Russian President Vladimir Putin (L) shakes hands with Egyptian President Abdel Fattah el-Sisi (R) during their meeting on December 11, 2017 in Cairo, Egypt
Russian President Vladimir Putin’s quick tour to three Middle Eastern countries on December 11 was in fact a symbol of how quickly Russia has managed to regain the influence it used to enjoy in the region. The big picture of the trip was overshadowed by Putin’s unannounced visit to Russia’s Hmeimim air base, in which he ordered for the Russian troops to start withdrawing from Syria. This does not mean, however, that his two other destinations, namely Cairo and Ankara were of a lesser significance in Moscow’s regional approach.
Given the topics raised during Putin’s meetings with his Egyptian and Turkish counterparts, as well as the current state of regional interactions in the Middle East, it could be said that the visits were important from several different but interrelated aspects.
First, while the current US administration led by President Donald Trump still lacks a clear Middle East strategy to exactly define its long-term goals, priorities and – most importantly – allies in the region, Russia’s attempt to consolidate its ties with Turkey and Egypt, as the two weaker rings in the chain of American regional alliances, entails clear messages about Moscow’s new regional plans.
Since the failed July 2016 coup in Turkey, an ever-widening gap started to take shape between Ankara and Washington – and the West in general – with issues such as the US support for the Syrian Kurdish fighters and making a legal case against the Turkish government over its deals with Iran during the sanctions period further deterioration of the relations. US relationship with Egypt has also been an uneasy one during the recent years over issues such as “human rights situation” in the country.
In this context, Moscow is apparently trying to build upon the opportunity provided by Washington’s vague and passive regional approach, as well as its tense relations with Ankara and Cairo, and introduce itself as a reliable partner for the two countries. Moving toward finalizing the deal to provide Turkey with S-400 anti-missile system and signing a deal to build Egypt’s first nuclear power plant could be interpreted in the same vein. Therefore, an integral part of the new Russian Middle East policy is to move forward wherever the US is moving back, with Putin’s visits to Cairo and Ankara as its latest representations.
Second, the Russian President’s tour to the Middle East came at a time that the region has been rattled by Trump’s move to recognize Jerusalem as the capital of Israel. As the move has already diminished Washington’s potential to be recognized as an honest broker in the Israeli-Palestinian dispute, Russia is doubling down on its efforts to take the initiative and enhance its position in this equation.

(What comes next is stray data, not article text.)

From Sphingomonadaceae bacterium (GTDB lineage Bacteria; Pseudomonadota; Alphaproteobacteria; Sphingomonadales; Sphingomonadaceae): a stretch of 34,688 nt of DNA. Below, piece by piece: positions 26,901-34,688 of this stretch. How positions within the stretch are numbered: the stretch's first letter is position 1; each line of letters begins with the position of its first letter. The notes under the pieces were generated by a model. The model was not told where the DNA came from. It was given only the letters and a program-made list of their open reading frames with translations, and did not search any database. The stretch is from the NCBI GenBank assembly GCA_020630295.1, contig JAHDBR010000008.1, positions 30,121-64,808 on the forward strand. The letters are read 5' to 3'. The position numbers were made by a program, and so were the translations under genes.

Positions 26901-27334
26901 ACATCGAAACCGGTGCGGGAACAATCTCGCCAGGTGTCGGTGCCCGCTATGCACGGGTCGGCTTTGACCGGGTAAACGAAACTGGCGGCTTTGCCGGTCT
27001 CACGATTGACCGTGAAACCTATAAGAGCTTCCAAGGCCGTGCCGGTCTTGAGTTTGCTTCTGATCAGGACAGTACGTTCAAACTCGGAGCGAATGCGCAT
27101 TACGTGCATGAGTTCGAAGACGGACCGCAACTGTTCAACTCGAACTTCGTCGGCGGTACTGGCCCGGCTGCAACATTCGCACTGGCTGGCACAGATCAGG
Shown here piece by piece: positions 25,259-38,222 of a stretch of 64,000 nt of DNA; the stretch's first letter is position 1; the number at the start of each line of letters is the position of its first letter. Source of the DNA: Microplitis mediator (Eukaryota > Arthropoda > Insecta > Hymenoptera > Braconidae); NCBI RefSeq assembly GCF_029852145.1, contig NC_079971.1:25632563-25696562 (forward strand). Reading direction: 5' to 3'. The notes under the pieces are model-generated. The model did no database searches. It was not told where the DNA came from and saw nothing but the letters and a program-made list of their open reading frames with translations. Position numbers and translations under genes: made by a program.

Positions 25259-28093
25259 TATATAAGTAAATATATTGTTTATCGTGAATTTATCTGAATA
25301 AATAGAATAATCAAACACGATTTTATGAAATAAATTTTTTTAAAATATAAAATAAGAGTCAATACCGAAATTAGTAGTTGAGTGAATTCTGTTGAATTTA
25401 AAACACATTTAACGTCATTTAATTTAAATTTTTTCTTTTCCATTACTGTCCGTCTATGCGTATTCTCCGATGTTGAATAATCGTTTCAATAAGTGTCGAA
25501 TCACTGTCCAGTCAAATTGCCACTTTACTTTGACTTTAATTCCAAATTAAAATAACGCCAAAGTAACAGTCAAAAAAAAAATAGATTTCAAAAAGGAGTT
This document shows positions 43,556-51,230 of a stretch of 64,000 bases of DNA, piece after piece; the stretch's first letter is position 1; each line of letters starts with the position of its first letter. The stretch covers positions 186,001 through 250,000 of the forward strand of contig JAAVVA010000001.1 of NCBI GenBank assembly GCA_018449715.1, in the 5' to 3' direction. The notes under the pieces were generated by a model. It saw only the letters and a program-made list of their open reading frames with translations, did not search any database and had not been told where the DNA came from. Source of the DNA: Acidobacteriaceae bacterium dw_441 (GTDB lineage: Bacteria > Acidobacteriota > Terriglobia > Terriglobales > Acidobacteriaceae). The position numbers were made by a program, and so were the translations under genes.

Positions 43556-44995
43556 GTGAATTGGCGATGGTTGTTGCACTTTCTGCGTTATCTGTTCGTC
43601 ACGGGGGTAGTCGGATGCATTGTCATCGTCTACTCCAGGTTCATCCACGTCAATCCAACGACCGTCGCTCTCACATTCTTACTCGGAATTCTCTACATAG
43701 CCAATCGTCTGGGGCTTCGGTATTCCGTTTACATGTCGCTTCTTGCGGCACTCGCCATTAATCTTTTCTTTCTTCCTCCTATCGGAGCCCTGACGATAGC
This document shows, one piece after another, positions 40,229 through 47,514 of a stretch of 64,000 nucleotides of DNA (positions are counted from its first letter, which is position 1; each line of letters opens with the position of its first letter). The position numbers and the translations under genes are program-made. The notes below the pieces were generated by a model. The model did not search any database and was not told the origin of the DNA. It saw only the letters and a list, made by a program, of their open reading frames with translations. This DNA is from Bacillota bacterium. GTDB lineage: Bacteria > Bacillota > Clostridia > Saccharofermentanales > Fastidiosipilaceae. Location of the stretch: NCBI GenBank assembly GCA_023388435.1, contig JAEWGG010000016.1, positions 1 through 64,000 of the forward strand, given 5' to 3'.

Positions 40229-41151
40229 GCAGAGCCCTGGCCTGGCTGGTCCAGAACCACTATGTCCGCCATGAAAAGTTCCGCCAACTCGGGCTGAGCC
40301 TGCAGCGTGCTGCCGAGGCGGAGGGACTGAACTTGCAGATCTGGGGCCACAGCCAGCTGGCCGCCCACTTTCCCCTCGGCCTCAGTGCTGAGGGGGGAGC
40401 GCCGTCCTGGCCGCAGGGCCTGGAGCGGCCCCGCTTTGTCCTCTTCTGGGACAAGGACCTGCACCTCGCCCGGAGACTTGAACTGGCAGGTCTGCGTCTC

In fact, Moscow has long enjoyed friendly relations with both Israel and influential Palestinian groups and now is apparently trying to stay in touch with the influential regional actors involved in the issue. The Jerusalem issue was at the top of the agenda of Putin’s meeting with both Recep Tayyip Erdogan and Abdel Fattah el-Sisi. In this vein, one could arguably say that Russia is to be recognized as the sole global power with the ability to make a compromise between the diverging approaches of many parties involved in the Israeli-Palestinian dispute.
Finally, there’s a direct link between what Putin declared in Hmeimim and his visits to Egypt and Turkey the same day. At a time that Russia has started to reduce its military commitments in Syria and to shift toward a viable political solution for the Syrian Crisis, it needs as much regional actors as possible on board to support its political and diplomatic initiatives. As both Egypt and Ankara have had an important role in organizing a front of “moderate” Syrian opposition groups to take part at the political talks, keeping close contacts with them is crucial for Moscow to preserve its long-term interests regarding Syria.
One should remind, however, that this is just one piece of the complex Middle East puzzle Russia is now facing and to make a compromise between the long-term interests of its old and new regional partners (Iran, Turkey, Israel, Egypt, etc.) is a harder task to do by Moscow. Nonetheless, one thing’s for sure that we are just witnessing a totally new era of Russia’s activism in the Middle East.
© Valdai Discussion Club
Hamidreza Azizi, an assistant professor at Shahid Beheshti University (SBU), is the fellow at IRAS.
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